The decade's most triggering comedy
Speaker Mike Johnson (R-LA), who is less than a month into the job, announced the rolling disclosure of more than 40,000 hours of footage to a website. His office said the footage will not include a small portion of video that may contain sensitive security information or information that could lead to retaliation against private citizens.
“To restore America’s trust and faith in their Government we must have transparency. This is another step towards keeping the promises I made when I was elected to be your Speaker,” Johnson said in a post to X that shared a link to a House Administration Committee webpage with dozens of video files already posted.
Follow the link below to view the January 6th tapes for yourself.
To restore America’s trust and faith in their Government we must have transparency. This is another step towards keeping the promises I made when I was elected to be your Speaker.
This website will be updated…
— Speaker Mike Johnson (@SpeakerJohnson) November 17, 2023
Some Republican lawmakers and others have long pressed for the release of security footage of the day when a crowd of people entered the U.S. Capitol, disrupting lawmakers who were meeting to certify President Joe Biden’s 2020 election victory. Proponents of disclosure have argued a disclosure would show a different side to the mainstream narrative about January 6 that mainly focused on the violence that took place.
BREAKING: In this never-before-seen footage of the January 6th insurrection, you can see capitol police officers fighting for their lives as the violent insurrectionists endanger American democracy in real-time pic.twitter.com/DDqPWafrHI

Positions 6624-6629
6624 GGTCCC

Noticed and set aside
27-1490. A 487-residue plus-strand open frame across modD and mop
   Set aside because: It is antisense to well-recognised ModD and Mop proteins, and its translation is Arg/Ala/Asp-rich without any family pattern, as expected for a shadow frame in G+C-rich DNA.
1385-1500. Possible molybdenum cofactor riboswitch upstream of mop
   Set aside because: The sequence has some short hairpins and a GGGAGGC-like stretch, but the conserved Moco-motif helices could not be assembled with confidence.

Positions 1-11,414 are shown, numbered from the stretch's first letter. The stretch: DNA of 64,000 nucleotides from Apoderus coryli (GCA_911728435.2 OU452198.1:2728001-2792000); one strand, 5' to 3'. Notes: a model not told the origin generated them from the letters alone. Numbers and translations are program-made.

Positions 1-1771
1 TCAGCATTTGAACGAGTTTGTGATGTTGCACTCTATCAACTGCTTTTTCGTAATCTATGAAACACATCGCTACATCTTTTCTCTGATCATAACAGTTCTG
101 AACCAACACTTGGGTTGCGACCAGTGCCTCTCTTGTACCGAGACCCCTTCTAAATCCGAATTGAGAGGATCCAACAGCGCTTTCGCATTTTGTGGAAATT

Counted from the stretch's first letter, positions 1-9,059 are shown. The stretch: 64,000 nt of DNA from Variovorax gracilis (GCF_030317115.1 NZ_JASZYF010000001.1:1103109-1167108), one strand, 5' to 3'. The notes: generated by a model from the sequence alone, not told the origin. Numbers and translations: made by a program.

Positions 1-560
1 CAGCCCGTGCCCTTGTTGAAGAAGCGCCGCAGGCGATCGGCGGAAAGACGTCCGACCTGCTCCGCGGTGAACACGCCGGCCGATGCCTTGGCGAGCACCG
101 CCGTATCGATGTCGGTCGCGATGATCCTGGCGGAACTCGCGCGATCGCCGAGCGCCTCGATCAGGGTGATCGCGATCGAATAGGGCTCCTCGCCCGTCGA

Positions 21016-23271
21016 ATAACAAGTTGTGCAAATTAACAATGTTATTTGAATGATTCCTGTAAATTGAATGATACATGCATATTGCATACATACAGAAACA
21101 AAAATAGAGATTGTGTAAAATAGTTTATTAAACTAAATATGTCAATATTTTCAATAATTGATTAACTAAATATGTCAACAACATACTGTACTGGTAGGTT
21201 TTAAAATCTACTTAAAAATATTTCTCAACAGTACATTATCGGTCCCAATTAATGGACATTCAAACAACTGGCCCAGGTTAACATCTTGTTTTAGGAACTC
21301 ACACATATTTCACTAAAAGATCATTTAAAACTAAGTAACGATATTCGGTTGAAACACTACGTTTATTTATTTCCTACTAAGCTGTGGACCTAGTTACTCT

— George (@BehizyTweets) November 17, 2023
Indeed, some of the footage that was immediately released on Friday showed people walking down a hallway past law enforcement in an orderly fashion and even waving to officers.
Rep. Harriet Hageman (R-WY), one of the GOP lawmakers to show appreciation to Johnson for the release, said in a post to X, “Sunshine is the best disinfectant. It’s past time for the public to have information on what happened on January 6th. I thank the Speaker for his efforts.”
Johnson’s predecessor in the speaker’s role, Rep. Kevin McCarthy (R-CA), did share with then-Fox News host Tucker Carlson roughly 41,000 hours of video earlier this year, after which Carlson aired previously unseen security footage of January 6 that also showed police officers appearing to stand by passively as people poured into the Capitol, drawing a sharp contrast to the more chaotic scenes often put on curated display by the January 6 Committee during its hearings.
Some criticized the disclosure to Carlson. Rep. Bennie Thompson (D-MS), who served as chairman of the January 6 Committee, warned of the potential security risks. The head of the Capitol Police criticized Carlson’s airing of a small portion of the footage as misleading and cherry-picked. And President Joe Biden scolded House Republicans, saying that he hoped they felt “ashamed for what was done to undermine our law enforcement.”
Others kept pushing for more disclosure. Various members of the media and January 6 defendants successfully gained restricted access to the footage in the fall using terminals overseen by the House Administration Committee.
Johnson said in his statement on Friday that a public viewing room will “ensure every citizen can view every minute of the videos uncensored” while the online roll-out takes place.
The speaker also thanked Rep. Barry Loudermilk (R-GA), the chairman of the Subcommittee on Oversight for the Committee on House Administration, for working quickly to upload the videos online. In addition, Johnson said processing the videos will involve blurring out the faces of private citizens in yet-to-be-released tapes to prevent retaliation and “segregating” an estimated 5% of the footage that may involve “sensitive security information related to the building architecture.”